Sunday, April 14, 2024

Birding in Cuba - February 2024 - Part 8

25 February, 2024
Cayo Coco (Cueva El Jabalí, Laguna Flamencos) - Playa Las Coloradas

     Breakfast at the buffet was enjoyed by all, following which we went to the location popularly known as "The Cave." It is in fact an underground disco, populated by bats during the day when the party-goers are not there, with a reversal at night when the bats are out hunting.
     We always start our visit aboveground with a check of a bird bath and a couple of feeders, where there is much to be seen.
     One of the highlights is a subspecies of the endemic Zapata Sparrow (Torreornis inexpectata), and we were not disappointed.

     A Yellow-faced Grassquit (Tiaris olivaceus) was common, yet always delightful.

     Scanning the surrounding scrubby vegetation was productive, and this Loggerhead Kingbird (Tyrannus caudifasciatus) posed beautifully.

     A Cuban Bullfinch (Melopyrrha nigra) was no less cooperative.

     Red-legged Thrush (Turdus plumbeus) is surely the most handsome of the Turdus thrushes.

     A Northern Mockingbird (Mimus polyglottos) was not to be outdone, and showed us his most handsome side.

     No visit would be complete without a visit to the bats, and so we descended the stairs - into the cave of mystery and delight!

     There were no crowds of merrymakers to disturb our visit.

     Beth made sure that we were all aware of the rules before entering.

     We did not "violate the principles and ethics of our society." We were the very model of well-behaved Canadians; curious, eager to see the subterranean inhabitants, but innocuous to a tee!
     This is an interesting place, to say the least.

     Mike, generous to a fault, bellied up to the bar and offered to buy everyone a drink.

     Suffice it to say that we went a little batty!

     It was an interesting experience, of that you may be sure, enjoyed by everyone.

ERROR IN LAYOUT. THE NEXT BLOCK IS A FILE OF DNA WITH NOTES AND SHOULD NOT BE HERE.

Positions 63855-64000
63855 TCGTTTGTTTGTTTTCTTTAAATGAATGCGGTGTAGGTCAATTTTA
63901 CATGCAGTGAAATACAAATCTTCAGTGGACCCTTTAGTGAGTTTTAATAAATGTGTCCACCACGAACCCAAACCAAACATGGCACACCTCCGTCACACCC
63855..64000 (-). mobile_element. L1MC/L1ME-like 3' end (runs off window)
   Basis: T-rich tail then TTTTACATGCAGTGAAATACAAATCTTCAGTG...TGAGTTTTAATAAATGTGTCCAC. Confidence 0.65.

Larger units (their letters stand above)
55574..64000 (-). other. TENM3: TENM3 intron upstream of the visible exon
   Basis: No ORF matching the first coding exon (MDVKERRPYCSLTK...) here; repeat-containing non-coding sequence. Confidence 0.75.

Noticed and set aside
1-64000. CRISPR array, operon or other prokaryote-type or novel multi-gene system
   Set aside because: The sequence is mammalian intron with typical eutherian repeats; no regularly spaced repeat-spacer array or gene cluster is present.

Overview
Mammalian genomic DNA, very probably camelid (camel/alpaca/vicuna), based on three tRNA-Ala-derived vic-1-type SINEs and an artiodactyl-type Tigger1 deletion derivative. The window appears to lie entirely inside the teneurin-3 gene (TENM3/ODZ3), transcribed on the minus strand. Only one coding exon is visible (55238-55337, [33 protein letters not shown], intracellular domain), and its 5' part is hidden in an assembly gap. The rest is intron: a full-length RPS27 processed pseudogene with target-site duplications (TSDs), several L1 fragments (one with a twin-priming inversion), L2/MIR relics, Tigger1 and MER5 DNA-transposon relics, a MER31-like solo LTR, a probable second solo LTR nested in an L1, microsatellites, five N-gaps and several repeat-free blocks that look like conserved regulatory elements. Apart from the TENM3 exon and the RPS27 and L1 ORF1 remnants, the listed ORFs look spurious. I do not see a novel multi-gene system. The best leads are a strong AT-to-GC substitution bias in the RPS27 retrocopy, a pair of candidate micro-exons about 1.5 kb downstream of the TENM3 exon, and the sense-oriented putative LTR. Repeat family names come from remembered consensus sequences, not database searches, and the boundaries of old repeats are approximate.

Back into the bright light of day, a male Western Spindalis (Spindalis zena) was a fitting welcome from our journey into the underworld, and a female followed right behind to validate the greeting.

     We boarded the bus and travelled to Laguna Flamencos to see West Indian Whistling Duck (Dendrocygna arborea) See it we did, but the birds kept frustratingly far away, so I have no pictures to share with you. 
      A Neotropic Cormorant (Nannopterum brasilianum) was a little more amenable.

     There was a good variety of shorebirds and other species present, but mostly out of camera range. The following shot will give you an idea of what we were facing.

     On the way back to the resort for lunch we did manage to meet up with a Mangrove Cuckoo (Coccyzus minor).

     After lunch we had time for relaxation (aka siesta, a nap, forty winks) following which we made a short journey to the beach beyond the resort where a wonderful variety of birds awaited us.
     These Brown Pelicans (Pelecanus occidentalis) perched on driftwood were captivating.

     Kathy and Mike had their binoculars trained on everything that moved!

     Is Virgil pondering the next shot or wondering whether he got the last one just right?

       Many Sanderlings (Calidris alba) provided enchantment for all of us.

       A Laughing Gull (Leucophaeus atricilla) cruised overhead.

     Kathy kept a close eye on a Grey Plover (Pluvialis squatarola) and was able to photograph the following sequence.

     The premier attraction at this section of the beach is the presence of Piping Plovers (Charadrius melodus), a bird under siege at every stage of its life cycle. It is classed globally as threatened and endangered, with a total population of between 7,600 and 8,400 in 2020. It is at a high risk of decline as its shoreline habitat is threatened by pollution, expanding expropriation of its habitat by humans, and rising sea levels.
     It is an incredibly appealing little bird, and we were excited to spot one with a leg marker, clearly visible, and able to be captured on camera.

     When I returned home I submitted a picture and the details of our discovery to the appropriate authorities and was advised as follows:

"David- Yes, this is one of our plovers from eastern Canada – he was banded as a chick in July 2017 at Malbay South, NB.  Originally he was black flag AP, but when the code on the black flag became unreadable, we replaced it with white flag K2 in 2021.  As you noted, he winters in Cuba at Cayo Coco.  In the nonbreeding season he has also been seen in spring 2018 in North Carolina; and in fall: 2018 in Virginia and North Carolina, and 2019 North Carolina.
Great to know he is still alive and doing well!  Thanks for sending in the sighting."

     Piping Plovers have been known to live for fourteen years, but most probably do not survive beyond five years, so this epic little voyager is getting on in years.
     I am grateful to Mike for sending me this map of the migratory route followed by our hero, from birthplace to wintering grounds on Cayo Coco, a distance of 3,050 km.

     We were a very happy group.

     In case you ever wondered, there's more to Cuba than palm trees and rum. Just ask any of the people above and they will set you straight.
     Until the next time.....  

    I am grateful to Alan, Beth, Kathy, Mike, Tania and Virgil for contributing their pictures.  

Thursday, April 11, 2024

Book Review - Frogs of the World: A Guide to Every Family - Princeton University Press